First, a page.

Looking like a cross between napalm and chili sauce, Barqan Fire appears to be nasty stuff with a lingering afterburn. Jonas Wide showcases the weapon’s devastating potential in this explosive vignette. Everything about the build is pure class: the tiled roof is simple yet grand, the hints of woodwork and sand green give subtle highlights throughout, and the style of architecture is excellently done. The centerpiece, though, is the fire-breathing beast spewing hell itself at the nearby wall, which Jonah has enhanced with a light brick behind the explosion for extra effect.
Jonas notes that “the soldier doing the final adjustments to the pumping mechanism has however unknowingly built up way too much pressure in the cylinder…” Let’s hope a bigger explosion isn’t imminent!
Ever wondered where those yellow sticky notes came from? Well as they say, necessity is the mother of invention. Arthur Fry was tired of losing his place in his hymn book, wanted a reusable bookmark, and viola – the Post-it note was born! Builder JD Keller has created an hilarious scene featuring Mr. Fry on a fantastic wheelie chair surrounded by his beloved little yellow re-stickable notes. Clearly he has a lot on his plate – not only are there stacks of memos on the table, stuck on the walls, filing cabinet and classic old CRT monitor, but they also feature on the pot plant, telephone and (my favorite) the bottom of his coffee mug.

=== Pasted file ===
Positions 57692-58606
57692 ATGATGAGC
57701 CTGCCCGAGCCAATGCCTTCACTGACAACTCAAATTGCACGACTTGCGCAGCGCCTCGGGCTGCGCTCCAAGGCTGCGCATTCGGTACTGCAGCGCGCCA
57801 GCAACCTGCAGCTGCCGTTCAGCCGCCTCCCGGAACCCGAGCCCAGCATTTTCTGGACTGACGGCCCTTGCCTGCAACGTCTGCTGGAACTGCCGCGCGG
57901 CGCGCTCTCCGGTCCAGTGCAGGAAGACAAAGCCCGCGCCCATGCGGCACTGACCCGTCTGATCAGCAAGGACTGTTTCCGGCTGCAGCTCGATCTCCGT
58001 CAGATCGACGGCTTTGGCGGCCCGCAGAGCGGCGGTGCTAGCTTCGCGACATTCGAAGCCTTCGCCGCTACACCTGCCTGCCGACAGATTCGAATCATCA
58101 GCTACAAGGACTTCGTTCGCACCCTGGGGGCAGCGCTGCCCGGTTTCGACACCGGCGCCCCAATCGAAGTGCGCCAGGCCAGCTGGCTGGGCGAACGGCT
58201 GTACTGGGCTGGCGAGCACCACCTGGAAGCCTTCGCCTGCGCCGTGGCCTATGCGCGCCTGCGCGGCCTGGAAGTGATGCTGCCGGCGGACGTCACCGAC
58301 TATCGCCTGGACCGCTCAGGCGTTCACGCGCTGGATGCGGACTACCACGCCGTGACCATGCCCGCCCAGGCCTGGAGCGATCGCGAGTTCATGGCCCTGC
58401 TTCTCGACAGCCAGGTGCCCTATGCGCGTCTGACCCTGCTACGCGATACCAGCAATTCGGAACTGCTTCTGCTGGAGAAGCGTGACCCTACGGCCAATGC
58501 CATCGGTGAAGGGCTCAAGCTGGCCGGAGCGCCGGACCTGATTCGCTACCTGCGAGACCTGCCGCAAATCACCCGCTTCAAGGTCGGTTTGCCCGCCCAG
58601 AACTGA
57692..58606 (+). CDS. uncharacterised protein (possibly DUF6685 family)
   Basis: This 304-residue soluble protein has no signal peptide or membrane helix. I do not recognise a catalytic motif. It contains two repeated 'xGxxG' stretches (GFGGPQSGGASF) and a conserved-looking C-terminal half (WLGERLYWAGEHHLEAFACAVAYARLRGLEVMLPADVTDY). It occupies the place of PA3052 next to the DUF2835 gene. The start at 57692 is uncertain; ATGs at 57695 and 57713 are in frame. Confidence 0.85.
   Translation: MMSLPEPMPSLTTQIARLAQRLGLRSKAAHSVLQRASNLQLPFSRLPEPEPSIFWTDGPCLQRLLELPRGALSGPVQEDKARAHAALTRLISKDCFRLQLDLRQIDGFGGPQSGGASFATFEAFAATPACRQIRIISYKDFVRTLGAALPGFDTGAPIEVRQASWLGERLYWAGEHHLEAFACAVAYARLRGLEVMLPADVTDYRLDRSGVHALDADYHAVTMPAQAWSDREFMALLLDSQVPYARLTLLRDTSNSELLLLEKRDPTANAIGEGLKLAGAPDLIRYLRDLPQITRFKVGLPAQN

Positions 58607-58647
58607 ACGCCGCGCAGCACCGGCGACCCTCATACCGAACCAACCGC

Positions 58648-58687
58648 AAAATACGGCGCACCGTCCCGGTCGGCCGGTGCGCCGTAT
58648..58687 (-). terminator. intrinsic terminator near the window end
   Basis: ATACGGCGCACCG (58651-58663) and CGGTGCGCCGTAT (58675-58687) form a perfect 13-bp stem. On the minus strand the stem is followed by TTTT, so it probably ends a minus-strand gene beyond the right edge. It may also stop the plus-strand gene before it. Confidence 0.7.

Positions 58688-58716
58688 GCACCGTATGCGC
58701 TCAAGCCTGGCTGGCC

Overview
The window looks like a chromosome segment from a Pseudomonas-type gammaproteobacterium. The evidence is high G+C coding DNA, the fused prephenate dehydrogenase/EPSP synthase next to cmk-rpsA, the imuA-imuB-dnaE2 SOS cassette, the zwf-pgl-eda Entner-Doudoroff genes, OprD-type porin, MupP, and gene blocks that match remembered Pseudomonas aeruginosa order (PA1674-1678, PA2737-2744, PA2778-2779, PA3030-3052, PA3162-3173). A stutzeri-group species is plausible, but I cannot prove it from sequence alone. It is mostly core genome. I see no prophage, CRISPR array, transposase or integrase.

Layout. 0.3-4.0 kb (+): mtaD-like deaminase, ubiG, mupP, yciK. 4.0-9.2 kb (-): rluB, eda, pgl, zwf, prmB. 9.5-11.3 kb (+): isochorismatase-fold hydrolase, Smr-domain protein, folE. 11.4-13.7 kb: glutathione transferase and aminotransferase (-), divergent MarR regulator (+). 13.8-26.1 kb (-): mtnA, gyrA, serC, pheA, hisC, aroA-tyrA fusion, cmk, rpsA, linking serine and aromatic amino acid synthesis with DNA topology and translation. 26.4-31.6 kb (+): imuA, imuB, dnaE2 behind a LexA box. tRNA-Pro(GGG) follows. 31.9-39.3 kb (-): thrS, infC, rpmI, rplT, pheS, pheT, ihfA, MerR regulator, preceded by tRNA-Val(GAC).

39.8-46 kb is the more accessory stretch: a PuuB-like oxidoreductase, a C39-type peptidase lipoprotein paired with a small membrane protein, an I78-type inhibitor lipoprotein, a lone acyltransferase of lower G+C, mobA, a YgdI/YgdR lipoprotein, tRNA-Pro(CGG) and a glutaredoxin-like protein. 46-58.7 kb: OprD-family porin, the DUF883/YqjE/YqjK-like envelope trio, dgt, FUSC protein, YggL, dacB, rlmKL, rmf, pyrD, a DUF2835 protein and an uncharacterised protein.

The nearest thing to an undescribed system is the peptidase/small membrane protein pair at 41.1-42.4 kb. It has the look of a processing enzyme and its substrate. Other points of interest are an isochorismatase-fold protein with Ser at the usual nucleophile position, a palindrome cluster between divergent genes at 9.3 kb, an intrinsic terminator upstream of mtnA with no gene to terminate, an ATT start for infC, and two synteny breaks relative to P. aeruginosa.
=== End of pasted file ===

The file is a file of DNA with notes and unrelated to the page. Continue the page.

I am not here to downplay the classic minifig’s ability to convey emotion, but it is a fact that its range of movement is much more limited than that of a Technic figure. Heikki Mattila uses this posability to great effect in his large scale vignette called “Thinking at night”. The technic figure is set in a convincingly contemplating and perfectly peaceful pose, while the setting is full of nice details like tyres, boxes and more. The backlit window makes for a convincing nighttime effect as well. I could not imagine a better happy place for a Technic figure than a workshop or garage.
Ever wonder what it might look like to wander the streets of New York at night, if you were a minifigure and the city was made of LEGO? Builder sponki25 has taken some incredible shots of his brick-built emergency vehicles, placing them in their urban environment, and it gives us exactly that experience.